Sportblog: Learning to box, part one

THE Worksop Guardian sports editor has become a student of the sweet science.

Manton ABC have opened the doors of their gym on Retford Road to journalist Graham Smyth, as he finds out what it takes to learn the sport of boxing.

Here, in the first part of his regular blog, Graham realises there’s more to boxing than lacing up a pair of 16oz gloves.

MY heart felt like it was going to break through my chest, my dinner was steadily rising from my stomach and it hurt to breathe.

And that was after a few minutes of stretching.

Perhaps an exaggeration, but my first experience of a boxing session left me in no doubt – in the land of the fighter, fitness is king.

The club’s facility isn’t yet what you’d call glamorous, but it’s grand, it’s everything they need for the time being.

An array of new looking punchbags and a good sized ring are contained within white-washed walls, which are adorned with some of my cuttings on two-time national finalist Matt Brierley.

The man himself helps me through my first challenge, the circuits.

Myself, Matt and around a dozen other club members jog around the gym obeying the orders of Dean Eshelby, a former professional boxer.

He barks out a number, we perform an action without breaking stride.

Right hand down, left hand down, jump up and ‘head the ball’.

Complacency was just setting in when sets of push ups and sit ups were thrown into the mix.

My legs suddenly felt heavy, my lungs strained.

The ‘warm up’ period wasn’t over.

Brierley, God bless him, suggested a few laps outside.

So off we went, for three laps of the football pitches.

Push ups punctuated the laps.

I won’t lie, I was close to a dramatic collapse.

So the suggestion of a series of sprints filled me with despair.

Once my clear lack of speed and stamina had been displayed for all to see, it was back into the gym for some skipping.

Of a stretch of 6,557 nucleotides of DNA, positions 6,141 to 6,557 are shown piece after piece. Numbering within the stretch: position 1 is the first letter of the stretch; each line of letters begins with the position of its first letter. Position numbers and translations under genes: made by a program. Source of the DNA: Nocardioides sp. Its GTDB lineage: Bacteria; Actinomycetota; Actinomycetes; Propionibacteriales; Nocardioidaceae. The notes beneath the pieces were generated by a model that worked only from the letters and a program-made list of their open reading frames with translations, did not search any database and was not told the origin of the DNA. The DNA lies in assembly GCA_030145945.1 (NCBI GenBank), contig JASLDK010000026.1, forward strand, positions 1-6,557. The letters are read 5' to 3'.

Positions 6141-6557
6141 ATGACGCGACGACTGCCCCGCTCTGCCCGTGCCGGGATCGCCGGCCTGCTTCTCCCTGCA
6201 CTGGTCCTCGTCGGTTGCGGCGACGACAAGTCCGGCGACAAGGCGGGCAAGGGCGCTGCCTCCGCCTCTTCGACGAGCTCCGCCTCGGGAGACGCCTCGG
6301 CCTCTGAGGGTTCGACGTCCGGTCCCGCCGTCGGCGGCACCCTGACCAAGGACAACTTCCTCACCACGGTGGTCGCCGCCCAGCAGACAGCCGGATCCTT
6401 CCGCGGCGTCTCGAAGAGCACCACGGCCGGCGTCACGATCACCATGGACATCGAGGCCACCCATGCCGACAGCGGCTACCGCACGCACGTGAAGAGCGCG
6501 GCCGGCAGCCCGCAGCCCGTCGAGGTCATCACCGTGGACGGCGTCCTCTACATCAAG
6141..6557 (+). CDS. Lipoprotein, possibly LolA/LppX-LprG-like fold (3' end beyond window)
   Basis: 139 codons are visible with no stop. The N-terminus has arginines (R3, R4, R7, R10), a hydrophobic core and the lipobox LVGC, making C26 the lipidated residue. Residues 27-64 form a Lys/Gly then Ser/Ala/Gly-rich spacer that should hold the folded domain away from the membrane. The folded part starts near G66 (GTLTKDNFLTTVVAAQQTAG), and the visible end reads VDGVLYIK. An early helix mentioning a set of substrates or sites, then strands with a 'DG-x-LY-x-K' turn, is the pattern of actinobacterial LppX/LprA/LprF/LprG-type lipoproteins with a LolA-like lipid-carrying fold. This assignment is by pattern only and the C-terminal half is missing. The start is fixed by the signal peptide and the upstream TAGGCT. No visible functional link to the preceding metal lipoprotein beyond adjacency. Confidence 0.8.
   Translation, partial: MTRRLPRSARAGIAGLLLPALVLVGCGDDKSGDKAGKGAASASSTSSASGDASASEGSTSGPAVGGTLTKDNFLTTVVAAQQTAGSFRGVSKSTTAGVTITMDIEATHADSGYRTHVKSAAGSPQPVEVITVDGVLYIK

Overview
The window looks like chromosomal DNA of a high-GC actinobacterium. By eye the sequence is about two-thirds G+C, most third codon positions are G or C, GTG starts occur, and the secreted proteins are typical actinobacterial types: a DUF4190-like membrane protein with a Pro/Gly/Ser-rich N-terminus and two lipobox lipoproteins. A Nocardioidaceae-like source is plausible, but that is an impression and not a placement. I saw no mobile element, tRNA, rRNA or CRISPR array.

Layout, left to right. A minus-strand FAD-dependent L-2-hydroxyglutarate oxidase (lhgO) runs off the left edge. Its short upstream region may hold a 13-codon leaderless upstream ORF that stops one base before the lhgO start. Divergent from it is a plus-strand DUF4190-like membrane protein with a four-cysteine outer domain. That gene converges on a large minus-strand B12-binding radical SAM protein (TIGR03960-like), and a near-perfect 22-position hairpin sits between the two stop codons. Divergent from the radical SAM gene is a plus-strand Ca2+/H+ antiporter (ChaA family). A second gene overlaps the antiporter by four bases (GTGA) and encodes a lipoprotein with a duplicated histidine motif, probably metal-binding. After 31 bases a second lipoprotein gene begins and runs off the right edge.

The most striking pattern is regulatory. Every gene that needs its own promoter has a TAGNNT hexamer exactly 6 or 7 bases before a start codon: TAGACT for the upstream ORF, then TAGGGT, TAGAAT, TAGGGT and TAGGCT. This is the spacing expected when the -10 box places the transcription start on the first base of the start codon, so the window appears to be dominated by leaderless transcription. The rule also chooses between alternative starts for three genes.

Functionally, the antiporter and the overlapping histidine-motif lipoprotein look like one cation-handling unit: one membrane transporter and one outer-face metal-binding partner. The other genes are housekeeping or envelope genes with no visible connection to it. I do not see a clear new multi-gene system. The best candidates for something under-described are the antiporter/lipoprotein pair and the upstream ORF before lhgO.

This, I gave a wide berth, to save my clubmates a view of my dinner.

But I was back in ‘action’ on the pads a few minutes later, motivated in a unique manner by Dean.

He ordered me to think of work, even suggesting I imagine I was taking any frustrations out on an individual in a position of authority over me.

Try as he might, goading me and chiding me for my pitter-patter punches, the former pro was unable to coax much power from me.

I’m not an athletic person, and I don’t possess any kind of explosive strength. Perhaps this will come in time.

The pad work done, some of the more experienced members took turns to get into the ring with Brierley and spar for three minute rounds.

Sickeningly, the 18-year-old looked barely out of breath, despite dancing around opponents of varying age and size. What struck me was how encouraging and positive he, and the coaches were, praising any good work and giving constant reminders like ‘keep your hands up’.

I’d seen enough, and done enough and retired for the evening.

Since my first session, and the awful aches and pains that followed over the next 48 hours, I have been back to the gym. My reasoning was two-fold. Show my body that this is going to be a regular feeling. And show the gym that I won’t be put off by my terrible lack of fitness.

It’s only been a week, and two exhausting sessions, but already I feel an excitement at learning. Footwork will be a challenge to someone with no real handle on co-ordination, timing could prove tricky too.

But I get the sense that Manton ABC allow the members to progress at a steady level.

In my next blog I’ll begin to introduce you to the various characters in the gym, and some of the (very) basic techniques I’ve been shown.